Overeating: It’s All In Your Head
They say that inside every fat person there’s a thin person fighting to get out. In Suzie’s case, the thin person appeared to be losing the struggle. At 5’4″ Suzie felt she ought to be 130 lbs, but was actually closer to 160.
Just about to turn 20, Suzie looked older. She had deep eyes and smooth chestnut hair beneath her floppy leghorn hat, and wore a silk print dress with an enormous string of crystal beads. She had a lively manner and was ready to laugh, but seemed imprisoned by her excess fat. She was disheartened. “I’ve tried dozens of diets over the last five years, and I work out four times a week, but I can’t seem to lose weight consistently, and I’m heavier now than I was a year ago.”
When Suzie told me her exercise regimen, I felt exhausted just listening to it. She was at the gym never less than four evenings a week; for the first 30 minutes she vigorously pedaled an exercise bike, followed by an even more demanding 60-minute aerobics class. Yet she remained overweight.
The Solution to Suzie’s Weight Puzzle
Suzie was sincerely mystified as to why she “could not” manage to reduce. On one level, the answer was obvious: She was absorbing enough excess calories to outweigh the effects of her exercise. Suzie immediately confirmed that she often yielded to impulsive temptations to drink too much alcohol and to snack on high-calorie foods. So the real puzzle was: How can someone with the drive and determination to stick to a grueling exercise program fail to control her eating and drinking habits? The answer is that addictions arise from addictive thinking.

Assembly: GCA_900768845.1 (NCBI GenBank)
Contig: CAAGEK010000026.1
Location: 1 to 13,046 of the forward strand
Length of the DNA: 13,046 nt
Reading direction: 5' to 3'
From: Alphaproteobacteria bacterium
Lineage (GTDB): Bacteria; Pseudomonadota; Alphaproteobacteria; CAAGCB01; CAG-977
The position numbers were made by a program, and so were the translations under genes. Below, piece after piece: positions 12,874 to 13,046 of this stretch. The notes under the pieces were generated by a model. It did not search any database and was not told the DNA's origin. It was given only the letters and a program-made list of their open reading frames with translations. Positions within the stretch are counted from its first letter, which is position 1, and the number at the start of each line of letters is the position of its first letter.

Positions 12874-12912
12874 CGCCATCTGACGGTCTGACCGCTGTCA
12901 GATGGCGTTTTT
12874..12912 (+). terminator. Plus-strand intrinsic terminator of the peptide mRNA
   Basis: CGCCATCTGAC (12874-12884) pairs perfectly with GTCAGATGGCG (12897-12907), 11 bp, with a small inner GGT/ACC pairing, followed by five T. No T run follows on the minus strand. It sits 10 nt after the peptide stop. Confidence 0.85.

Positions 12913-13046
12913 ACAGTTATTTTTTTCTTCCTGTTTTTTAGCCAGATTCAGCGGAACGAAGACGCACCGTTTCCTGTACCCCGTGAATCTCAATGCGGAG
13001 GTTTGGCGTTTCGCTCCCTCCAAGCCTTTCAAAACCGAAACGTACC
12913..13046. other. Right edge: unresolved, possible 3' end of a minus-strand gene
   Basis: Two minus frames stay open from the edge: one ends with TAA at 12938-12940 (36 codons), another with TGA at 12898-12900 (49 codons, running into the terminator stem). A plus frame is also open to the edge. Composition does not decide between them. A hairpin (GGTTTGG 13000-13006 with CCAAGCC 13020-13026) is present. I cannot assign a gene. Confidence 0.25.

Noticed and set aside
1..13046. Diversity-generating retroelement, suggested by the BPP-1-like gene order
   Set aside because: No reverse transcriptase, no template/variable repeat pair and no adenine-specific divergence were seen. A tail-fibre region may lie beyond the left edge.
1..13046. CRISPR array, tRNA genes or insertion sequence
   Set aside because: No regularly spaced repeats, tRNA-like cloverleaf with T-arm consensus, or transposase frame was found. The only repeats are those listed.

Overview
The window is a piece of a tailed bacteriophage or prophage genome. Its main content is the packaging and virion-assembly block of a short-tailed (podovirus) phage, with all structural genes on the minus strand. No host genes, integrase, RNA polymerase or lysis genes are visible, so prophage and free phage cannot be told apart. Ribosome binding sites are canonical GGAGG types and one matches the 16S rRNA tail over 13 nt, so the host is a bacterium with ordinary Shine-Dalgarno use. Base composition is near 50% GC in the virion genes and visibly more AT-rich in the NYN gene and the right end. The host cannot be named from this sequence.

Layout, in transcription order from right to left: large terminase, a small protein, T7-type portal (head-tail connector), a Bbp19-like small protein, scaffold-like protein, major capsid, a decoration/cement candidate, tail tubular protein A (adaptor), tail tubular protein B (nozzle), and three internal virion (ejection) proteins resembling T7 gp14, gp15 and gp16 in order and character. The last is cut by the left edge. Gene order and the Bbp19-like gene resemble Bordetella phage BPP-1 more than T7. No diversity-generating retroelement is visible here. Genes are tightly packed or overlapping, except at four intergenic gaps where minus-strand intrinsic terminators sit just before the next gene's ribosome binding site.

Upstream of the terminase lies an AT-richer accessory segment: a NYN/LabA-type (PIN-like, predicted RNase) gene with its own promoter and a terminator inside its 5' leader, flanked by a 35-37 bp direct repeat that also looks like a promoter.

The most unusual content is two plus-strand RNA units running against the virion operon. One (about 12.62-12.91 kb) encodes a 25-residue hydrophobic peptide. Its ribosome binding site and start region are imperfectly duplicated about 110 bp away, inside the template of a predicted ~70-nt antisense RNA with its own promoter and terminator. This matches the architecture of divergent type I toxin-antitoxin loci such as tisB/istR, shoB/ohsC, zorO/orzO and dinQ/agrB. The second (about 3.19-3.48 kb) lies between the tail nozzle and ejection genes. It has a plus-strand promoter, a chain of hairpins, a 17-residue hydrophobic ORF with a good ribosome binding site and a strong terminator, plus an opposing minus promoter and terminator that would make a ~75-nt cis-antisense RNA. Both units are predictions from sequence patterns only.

On her first visit I gave Suzie a personality questionnaire, which confirmed my immediate guess. The test involved circling one of the three words “OFTEN,” “SOMETIMES,” or “SELDOM” after each of 50 statements. Suzie indicated “OFTEN” for these statements:
- I feel upset when things proceed slowly and can’t be settled quickly
- I feel upset about life’s inconveniences or frustrations
- I feel quite angry when someone keeps me waiting
- I feel very sorry for myself when things are rough
- I feel unable to persist at things I start, especially when the going gets hard
- I feel unexcited and bored about most things
Low Frustration Tolerance
Suzie was suffering from Low Frustration Tolerance, a very common type of “musty” thinking, which lies at the root of the great majority of overeating problems and other addictions.
Low Frustration Tolerance arises from the third “must,” the belief that life MUST be fair, easy, well-ordered, comfortable, exciting, pleasurable, interesting, or hassle-free. In any situation where life does not conform to such demands, the addict compulsively looks for a quick escape from these “unbearable” circumstances.